“Bluster, belligerence and pursuit of expedient standards to suit internal political interests is both delusional and counterproductive.

“India must come out of the denial mode, end state repression against Kashmiri youth, address widespread alienation in (Jammu and Kashmir) and pursue the path of dialogue,” the statement said.

The Foreign Office also raised questions over India’s acceptance of a video released by the attacker claiming to have ties to the JeM, saying New Delhi had double standards.

“India needs to introspect and respond to questions about its security and intelligence lapses that led to this attack,” it said. “India owes an explanation on reports of (suicide bomber) Adil Ahmed Dar’s arrest and custody since 2017.”

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Middle East

Counter-terrorism, energy security to top Indian agenda during Saudi Crown Prince visit

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saudi prince

New Delhi, Feb 17 (IANS) Counter-terrorism, including Pakistans role in sponsoring terrorism against India, and energy security are likely to be on top of Indias agenda for discussion during Saudi Crown Prince Mohammed bin Salmans visit starting on Tuesday.

India is expected to take up with the Saudi Crown Prince Pakistan’s role in the Pulwama terror attack that killed at least 49 Central Reserve Police Force (CRPF) personnel in Jammu and Kashmir, informed sources said.

India has already started diplomatic efforts to isolate Pakistan internationally with Foreign Secretary Vijay Gokhale briefing envoys of around two dozen nations including those of P-5 and South Asian nations about Pakistan’s footprint in the Pulwama attack.

Meanwhile, Saudi Arabia’s Ambassador to New Delhi Saud bin Mohammed Al-Saty has said that Mohammed bin Salman’s visit to India presents a “historic opportunity” to expand collaboration in all sectors.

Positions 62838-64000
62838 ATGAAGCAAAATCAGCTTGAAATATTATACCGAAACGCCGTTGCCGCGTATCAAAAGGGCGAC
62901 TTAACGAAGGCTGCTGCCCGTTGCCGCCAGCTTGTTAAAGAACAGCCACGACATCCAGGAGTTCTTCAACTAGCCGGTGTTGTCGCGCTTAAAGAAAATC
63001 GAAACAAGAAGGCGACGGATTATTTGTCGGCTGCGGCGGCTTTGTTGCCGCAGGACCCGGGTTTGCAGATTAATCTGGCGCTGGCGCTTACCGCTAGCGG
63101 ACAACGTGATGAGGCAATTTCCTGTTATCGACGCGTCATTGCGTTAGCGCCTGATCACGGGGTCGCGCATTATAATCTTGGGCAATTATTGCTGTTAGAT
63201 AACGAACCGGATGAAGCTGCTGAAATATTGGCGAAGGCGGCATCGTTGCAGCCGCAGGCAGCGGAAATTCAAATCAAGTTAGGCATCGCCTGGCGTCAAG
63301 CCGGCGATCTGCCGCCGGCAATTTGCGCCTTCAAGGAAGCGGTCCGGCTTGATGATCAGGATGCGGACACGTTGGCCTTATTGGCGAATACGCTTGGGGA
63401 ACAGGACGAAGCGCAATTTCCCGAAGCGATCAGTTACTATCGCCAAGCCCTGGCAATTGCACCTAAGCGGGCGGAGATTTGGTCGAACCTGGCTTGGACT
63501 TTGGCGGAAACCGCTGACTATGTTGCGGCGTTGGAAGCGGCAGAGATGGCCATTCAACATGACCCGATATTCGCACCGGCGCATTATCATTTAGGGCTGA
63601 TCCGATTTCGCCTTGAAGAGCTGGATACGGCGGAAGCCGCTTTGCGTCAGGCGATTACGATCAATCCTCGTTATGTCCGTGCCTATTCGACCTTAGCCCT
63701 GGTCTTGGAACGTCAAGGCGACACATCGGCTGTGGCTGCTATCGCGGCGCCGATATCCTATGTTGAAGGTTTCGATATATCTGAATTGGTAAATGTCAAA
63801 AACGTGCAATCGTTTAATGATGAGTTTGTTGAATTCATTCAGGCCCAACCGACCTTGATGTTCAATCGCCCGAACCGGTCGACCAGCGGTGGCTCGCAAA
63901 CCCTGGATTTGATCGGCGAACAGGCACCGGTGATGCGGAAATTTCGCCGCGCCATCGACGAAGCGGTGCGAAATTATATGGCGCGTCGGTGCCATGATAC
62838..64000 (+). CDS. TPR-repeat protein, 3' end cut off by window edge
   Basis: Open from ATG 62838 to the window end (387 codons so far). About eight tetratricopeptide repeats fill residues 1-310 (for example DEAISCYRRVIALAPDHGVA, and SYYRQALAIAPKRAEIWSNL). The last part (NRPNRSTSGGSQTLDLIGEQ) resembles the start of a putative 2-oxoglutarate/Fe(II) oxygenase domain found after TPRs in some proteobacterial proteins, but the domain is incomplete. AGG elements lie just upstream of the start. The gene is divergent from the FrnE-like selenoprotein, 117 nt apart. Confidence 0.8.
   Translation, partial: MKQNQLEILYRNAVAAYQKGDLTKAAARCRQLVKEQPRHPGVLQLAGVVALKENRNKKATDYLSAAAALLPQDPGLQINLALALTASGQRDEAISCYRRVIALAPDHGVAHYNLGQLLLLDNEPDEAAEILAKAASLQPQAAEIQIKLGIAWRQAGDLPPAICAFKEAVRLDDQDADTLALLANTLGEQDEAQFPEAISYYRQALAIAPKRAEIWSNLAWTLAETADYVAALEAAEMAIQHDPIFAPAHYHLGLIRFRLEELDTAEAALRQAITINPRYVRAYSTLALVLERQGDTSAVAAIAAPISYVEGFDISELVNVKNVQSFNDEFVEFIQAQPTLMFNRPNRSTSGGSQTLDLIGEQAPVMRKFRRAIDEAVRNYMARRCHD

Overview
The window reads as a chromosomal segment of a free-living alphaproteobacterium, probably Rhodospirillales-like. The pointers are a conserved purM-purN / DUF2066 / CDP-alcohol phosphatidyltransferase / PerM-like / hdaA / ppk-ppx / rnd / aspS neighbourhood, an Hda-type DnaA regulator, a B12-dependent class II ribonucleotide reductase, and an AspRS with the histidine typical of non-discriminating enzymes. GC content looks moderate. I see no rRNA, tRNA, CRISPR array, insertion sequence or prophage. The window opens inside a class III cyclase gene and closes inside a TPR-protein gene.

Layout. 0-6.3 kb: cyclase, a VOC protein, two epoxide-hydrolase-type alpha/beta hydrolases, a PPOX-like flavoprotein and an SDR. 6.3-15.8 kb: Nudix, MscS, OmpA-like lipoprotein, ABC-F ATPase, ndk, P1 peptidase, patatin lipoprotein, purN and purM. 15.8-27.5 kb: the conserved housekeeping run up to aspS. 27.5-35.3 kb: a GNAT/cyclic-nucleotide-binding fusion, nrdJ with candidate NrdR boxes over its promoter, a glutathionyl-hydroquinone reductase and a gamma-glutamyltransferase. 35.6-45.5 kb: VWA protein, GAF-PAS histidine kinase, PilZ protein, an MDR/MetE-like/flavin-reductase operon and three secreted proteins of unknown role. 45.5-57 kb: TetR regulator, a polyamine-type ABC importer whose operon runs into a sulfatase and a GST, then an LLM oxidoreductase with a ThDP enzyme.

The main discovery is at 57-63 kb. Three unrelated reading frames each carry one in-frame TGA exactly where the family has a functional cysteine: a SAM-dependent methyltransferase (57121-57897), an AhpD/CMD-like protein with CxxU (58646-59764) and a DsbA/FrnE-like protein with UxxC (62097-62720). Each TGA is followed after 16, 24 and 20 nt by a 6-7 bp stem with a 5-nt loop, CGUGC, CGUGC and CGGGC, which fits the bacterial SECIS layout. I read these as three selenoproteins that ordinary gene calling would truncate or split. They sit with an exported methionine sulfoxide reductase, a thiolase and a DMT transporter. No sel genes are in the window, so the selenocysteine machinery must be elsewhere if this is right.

Moammed bin Salman is on a three-nation diplomatic tour to Pakistan, India and China.

He will be on a two-day visit to India staring February 19 and will meet Prime Minister Narendra Modi and Petroleum Minister Dharmendra Pradhan. He is visiting Pakistan before coming to India.

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India yet to tell us about MFN status withdrawal: Pakistan

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Abdul Razak Dawood Pakistan
Abdul Razak Dawood, adviser to the Pakistan's Prime Minister

Islamabad, Feb 17 (IANS) Pakistan said on Sunday that it has not yet been informed by India on withdrawing the Most Favoured Nation (MFN) status to Islamabad in the wake of a bloody suicide bombing in Jammu and Kashmir.

Abdul Razak Dawood, adviser to the Pakistan’s Prime Minister on Commerce, said: “We are looking into the withdrawal of MFN status by India. We can speak to India about this issue.

“Pakistan can raise this issue at different forums including the World Trade Forum,” The Nation quoted him as saying.

A day after the terror attack on Thursday, India announced it was taking back the MFN status given to Pakistan in 1995.

The status means that a country will treat all World Trade Organisation member states equally in matters of tariffs on imports.

After withdrawing the MFN status, New Delhi imposed a 200 per cent import duty on all goods originating or exported from Pakistan.